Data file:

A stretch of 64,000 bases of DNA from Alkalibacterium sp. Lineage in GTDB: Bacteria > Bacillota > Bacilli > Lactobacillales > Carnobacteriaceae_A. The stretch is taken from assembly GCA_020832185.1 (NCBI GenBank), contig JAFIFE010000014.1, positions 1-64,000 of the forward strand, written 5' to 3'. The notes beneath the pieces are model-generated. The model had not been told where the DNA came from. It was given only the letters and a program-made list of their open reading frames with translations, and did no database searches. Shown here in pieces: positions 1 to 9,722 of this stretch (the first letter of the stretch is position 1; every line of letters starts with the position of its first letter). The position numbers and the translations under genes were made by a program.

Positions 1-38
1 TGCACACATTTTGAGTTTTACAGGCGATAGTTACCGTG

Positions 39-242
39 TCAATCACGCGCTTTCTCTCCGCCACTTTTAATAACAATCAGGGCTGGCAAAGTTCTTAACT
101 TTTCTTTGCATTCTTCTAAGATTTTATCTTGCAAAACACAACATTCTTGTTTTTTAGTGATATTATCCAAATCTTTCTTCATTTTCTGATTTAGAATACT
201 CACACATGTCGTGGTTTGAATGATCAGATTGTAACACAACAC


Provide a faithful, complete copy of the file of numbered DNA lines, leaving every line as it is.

A stretch of 64,000 bases of DNA from Alkalibacterium sp. Lineage in GTDB: Bacteria > Bacillota > Bacilli > Lactobacillales > Carnobacteriaceae_A. The stretch is taken from assembly GCA_020832185.1 (NCBI GenBank), contig JAFIFE010000014.1, positions 1-64,000 of the forward strand, written 5' to 3'. The notes beneath the pieces are model-generated. The model had not been told where the DNA came from. It was given only the letters and a program-made list of their open reading frames with translations, and did no database searches. Shown here in pieces: positions 1 to 9,722 of this stretch (the first letter of the stretch is position 1; every line of letters starts with the position of its first letter). The position numbers and the translations under genes were made by a program.

Positions 1-38
1 TGCACACATTTTGAGTTTTACAGGCGATAGTTACCGTG

Positions 39-242
39 TCAATCACGCGCTTTCTCTCCGCCACTTTTAATAACAATCAGGGCTGGCAAAGTTCTTAACT
101 TTTCTTTGCATTCTTCTAAGATTTTATCTTGCAAAACACAACATTCTTGTTTTTTAGTGATATTATCCAAATCTTTCTTCATTTTCTGATTTAGAATACT
201 CACACATGTCGTGGTTTGAATGATCAGATTGTAACACAACAC